The Wicklow-based handler, who barely has more than 10 horses in training at a time, sends Our Girl Salley across the Irish Sea for the David Nicholson Mares’ Hurdle, run this year as the OLBG Mares’ Hurdle.
A year ago, the horse was all set to run in the same race, only to scope badly a week before the Festival.
That setback was doubly disappointing for connections as she had also missed the Punchestown Festival in 2010 after suffering an injury.
Dobbs, who is assisted by her husband, George, and has held a licence since 2002, has had one previous runner at Cheltenham.
That did not go to plan, either, as Farringdon beat only one horse home in the Vincent O’Brien County Handicap Hurdle in 2009.
Undeterred, she is looking forward to having another bite at the cherry.
“We were all on song for last year but her last piece of work before the meeting she didn’t go too well and we found she had a dirty scope. That was very disappointing,” she said.
“We came to Ascot in January and she was third in a mares’ race.
“We’ve had Our Girl Salley since she was a four-year-old. We’ve had her all the way through and brought her on.”
Looking back to her Ascot run, which was her first over three miles, Dobbs said: “I don’t think the trip was a problem – she did stay the three miles. I think it was more how the race was run that was against us.
“There was no pace because the horse that would have probably made the running was taken out in the morning – it became a sprint and that didn’t really suit us.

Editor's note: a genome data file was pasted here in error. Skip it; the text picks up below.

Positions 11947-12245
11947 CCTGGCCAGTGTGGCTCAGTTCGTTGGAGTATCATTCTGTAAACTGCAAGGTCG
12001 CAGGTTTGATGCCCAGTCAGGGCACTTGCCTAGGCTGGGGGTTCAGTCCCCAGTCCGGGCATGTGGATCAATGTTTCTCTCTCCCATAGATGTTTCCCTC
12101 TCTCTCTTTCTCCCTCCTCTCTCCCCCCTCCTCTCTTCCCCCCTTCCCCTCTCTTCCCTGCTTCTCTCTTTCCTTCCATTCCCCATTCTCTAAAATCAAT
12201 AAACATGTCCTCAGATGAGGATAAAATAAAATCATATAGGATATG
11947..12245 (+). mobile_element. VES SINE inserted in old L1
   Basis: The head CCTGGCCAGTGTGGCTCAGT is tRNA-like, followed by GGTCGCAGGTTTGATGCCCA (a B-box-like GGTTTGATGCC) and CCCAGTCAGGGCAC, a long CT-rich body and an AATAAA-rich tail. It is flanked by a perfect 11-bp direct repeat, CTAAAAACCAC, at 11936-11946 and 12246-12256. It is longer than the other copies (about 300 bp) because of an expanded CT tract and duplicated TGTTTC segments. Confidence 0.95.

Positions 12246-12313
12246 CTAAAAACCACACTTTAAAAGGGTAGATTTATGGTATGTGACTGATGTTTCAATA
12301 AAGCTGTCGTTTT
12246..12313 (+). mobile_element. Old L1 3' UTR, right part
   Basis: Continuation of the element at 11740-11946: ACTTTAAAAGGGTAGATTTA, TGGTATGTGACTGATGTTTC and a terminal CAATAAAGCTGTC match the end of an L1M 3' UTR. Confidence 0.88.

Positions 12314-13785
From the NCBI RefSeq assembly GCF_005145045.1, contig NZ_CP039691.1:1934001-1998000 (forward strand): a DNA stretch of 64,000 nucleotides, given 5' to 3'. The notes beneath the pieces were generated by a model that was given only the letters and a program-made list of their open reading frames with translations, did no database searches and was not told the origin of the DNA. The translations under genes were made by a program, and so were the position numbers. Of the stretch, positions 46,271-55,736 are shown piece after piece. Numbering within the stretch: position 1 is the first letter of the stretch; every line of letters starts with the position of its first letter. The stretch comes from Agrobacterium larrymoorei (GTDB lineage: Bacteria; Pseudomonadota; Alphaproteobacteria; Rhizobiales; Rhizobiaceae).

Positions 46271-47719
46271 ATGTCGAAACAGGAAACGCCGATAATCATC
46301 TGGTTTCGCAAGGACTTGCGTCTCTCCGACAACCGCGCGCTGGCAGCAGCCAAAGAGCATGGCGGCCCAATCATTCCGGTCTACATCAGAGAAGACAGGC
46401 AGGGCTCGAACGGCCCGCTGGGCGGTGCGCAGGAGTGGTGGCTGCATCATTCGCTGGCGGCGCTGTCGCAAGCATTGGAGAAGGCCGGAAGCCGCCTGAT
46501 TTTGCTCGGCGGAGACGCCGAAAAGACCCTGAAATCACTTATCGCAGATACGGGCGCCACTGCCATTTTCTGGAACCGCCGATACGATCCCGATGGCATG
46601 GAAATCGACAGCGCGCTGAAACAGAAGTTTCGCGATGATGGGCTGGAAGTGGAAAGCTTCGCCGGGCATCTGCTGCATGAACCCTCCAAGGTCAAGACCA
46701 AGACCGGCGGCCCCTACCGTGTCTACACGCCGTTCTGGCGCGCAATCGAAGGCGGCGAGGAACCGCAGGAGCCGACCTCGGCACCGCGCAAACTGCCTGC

“I think a strongly run two and a half miles at Cheltenham will suit and the better ground at Cheltenham will not bother her.
“The race will be very testing with Quevega in the field and it will be a big ask to beat her, but I hope we will have a good outing.”
Dobbs went on: “She’s owned by a neighbour of ours, Jim O’Neill. He and his wife, Ann, have a few horses in training and they get huge pleasure from it.
“We train on our own farm so we have all our facilities here.
“We look out to sea and sometimes in the winter we can see the peaks of Wales from the house when there is no vapour on the water.
“We only keep 10 or 12 horses in training at any one time. It’s absolutely huge to have a horse that might be competitive there.
“Farringdon didn’t fare too well in the County Hurdle in 2009. He didn’t run a very good race, but that was my first venture and there’s nothing like Cheltenham for the hype.
“We have a few Flat horses as well and we won a race in Nottingham a couple of years ago with Take It Easee.
“In the 2010-2011 season we had 10 horses in training and six individual horses won that year which was pretty amazing.
“Some of them won a few races. I don’t know if that’s going to happen again.”
With that impressive record, it would be foolish to underestimate a Dobbs runner anywhere – even at Cheltenham.